Sunday, January 15, 2006


When I was a foolish, foolish young man going to college, I took a spice rack that had doors on hinges, with all the spices it contained and a few others nearby. My childhood home in Seattle has essentially two units, and this spice rack came from the unused downstairs kitchen. It had 21 spices, some that I'd never even heard of (like foenugreek; is that spelled right?).

One of the other bottles had a white label with permanent marker: "SAFRON". It was an ordinary sized spice jar.

It was also full.

I didn't understand the significance of this for quite a while. I felt vaguely guilty, but I thought it should smell good, so I put uncrushed threads of saffron in my microwave popcorn. At some point, the guilt got to be too much for me, and I stopped using it. Fortunately, most of the bottle was still left.

I told my dad about the popcorn and he thought I was incredibly crazy.

For those who don't know, saffron is the handpicked stigmata (female sex organ) of a Crocus Sativus Linneaus. Each flower has three. It takes 100,000 or so to make a pound. Here's a helpful article that is quite interesting; among other things, it pegs the price of saffron at $40 to $65 per ounce, more expensive than silver. Whole Foods, it says, was selling some at $8.99 per 0.04 ounce, which is more like $225 per ounce.

I finally saw saffron on sale at our local kitchen store. It is sold in spice jars with small cards that look like flypaper, with a thumbnail's worth of the spice trapped on the side. I have no clue now how much my stash is worth. I've noticed that time and gravity have ground down the spice near the bottom of the jar, but the vast majority are still whole.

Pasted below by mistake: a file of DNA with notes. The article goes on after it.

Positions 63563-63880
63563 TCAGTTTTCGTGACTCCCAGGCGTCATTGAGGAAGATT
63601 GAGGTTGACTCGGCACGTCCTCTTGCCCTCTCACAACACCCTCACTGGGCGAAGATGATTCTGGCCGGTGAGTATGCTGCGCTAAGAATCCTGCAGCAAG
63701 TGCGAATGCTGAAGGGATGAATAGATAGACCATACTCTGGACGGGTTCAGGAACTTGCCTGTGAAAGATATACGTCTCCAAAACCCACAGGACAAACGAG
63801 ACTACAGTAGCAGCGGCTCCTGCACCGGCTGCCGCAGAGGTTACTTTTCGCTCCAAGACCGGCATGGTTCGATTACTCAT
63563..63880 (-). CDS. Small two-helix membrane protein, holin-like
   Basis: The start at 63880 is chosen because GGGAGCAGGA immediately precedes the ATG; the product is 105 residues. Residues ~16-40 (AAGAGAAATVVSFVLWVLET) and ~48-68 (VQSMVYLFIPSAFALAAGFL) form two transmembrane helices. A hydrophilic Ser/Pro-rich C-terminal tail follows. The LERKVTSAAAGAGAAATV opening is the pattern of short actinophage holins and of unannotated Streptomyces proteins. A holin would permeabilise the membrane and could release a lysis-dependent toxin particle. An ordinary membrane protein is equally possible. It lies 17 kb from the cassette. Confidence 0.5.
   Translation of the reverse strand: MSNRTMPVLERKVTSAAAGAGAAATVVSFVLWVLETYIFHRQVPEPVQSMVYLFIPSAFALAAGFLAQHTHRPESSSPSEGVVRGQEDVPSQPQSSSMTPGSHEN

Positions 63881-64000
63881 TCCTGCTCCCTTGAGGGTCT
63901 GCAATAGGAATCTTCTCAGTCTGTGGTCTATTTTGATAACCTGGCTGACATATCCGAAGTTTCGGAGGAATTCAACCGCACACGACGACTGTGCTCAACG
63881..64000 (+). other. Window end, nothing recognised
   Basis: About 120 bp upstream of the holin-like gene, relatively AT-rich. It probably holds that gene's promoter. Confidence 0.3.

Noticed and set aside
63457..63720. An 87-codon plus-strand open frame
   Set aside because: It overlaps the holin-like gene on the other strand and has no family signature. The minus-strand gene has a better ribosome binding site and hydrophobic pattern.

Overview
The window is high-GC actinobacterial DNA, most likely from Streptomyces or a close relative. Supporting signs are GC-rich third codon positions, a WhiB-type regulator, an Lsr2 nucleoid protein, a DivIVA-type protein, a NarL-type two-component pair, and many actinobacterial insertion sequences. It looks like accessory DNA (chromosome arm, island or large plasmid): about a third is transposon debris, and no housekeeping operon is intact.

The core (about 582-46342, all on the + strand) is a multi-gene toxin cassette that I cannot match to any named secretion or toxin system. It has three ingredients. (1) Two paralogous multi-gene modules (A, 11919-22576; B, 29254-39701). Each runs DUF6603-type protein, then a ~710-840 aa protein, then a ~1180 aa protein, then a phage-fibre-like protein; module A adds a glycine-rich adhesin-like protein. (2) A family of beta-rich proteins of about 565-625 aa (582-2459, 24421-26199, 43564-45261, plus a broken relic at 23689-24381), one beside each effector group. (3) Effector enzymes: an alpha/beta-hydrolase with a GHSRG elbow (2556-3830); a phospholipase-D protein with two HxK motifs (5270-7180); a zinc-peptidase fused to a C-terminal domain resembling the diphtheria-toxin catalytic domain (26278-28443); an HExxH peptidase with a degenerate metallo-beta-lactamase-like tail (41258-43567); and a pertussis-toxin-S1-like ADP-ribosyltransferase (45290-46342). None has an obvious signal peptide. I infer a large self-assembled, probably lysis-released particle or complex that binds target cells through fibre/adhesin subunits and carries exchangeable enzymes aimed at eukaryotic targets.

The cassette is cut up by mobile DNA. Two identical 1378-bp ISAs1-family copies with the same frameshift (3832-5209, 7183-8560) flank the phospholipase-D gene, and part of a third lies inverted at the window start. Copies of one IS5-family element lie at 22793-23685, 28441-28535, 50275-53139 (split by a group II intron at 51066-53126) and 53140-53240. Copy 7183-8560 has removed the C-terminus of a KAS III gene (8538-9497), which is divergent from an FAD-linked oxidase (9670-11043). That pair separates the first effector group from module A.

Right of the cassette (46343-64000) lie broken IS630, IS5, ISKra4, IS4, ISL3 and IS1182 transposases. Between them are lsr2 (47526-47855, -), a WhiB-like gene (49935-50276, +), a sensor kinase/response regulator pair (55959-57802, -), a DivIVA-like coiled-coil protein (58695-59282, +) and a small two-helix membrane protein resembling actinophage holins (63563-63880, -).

Today I took out my jar of saffron. It has been snowing since the morning and I decided to make potato soup. I picked out a few threads, less than 10, and put them into a white 1/4 cup measuring cup so I wouldn't lose any. I dropped one on the floor and picked it right up. Then I used the back of a small spoon to grind the threads into powder. At the end, I held it up to my face, and they stirred like iron filings attracted by a magnet while I breathed through my nose. I couldn't believe that such a small thing could flavor about a gallon of potato soup, but I dumped them into the slow cooker anyway. The liquid turned yellow immediately.

A few hours later, the onions aren't done, but the broth is delicious.

Sometime, go to the store and buy some yellow rice in a packet, by Vigo or Mahatma or a similar brand. Look at the ingredients list; after all the spices, salts, and even chemical preservatives, the least, final ingredient is saffron.

No comments: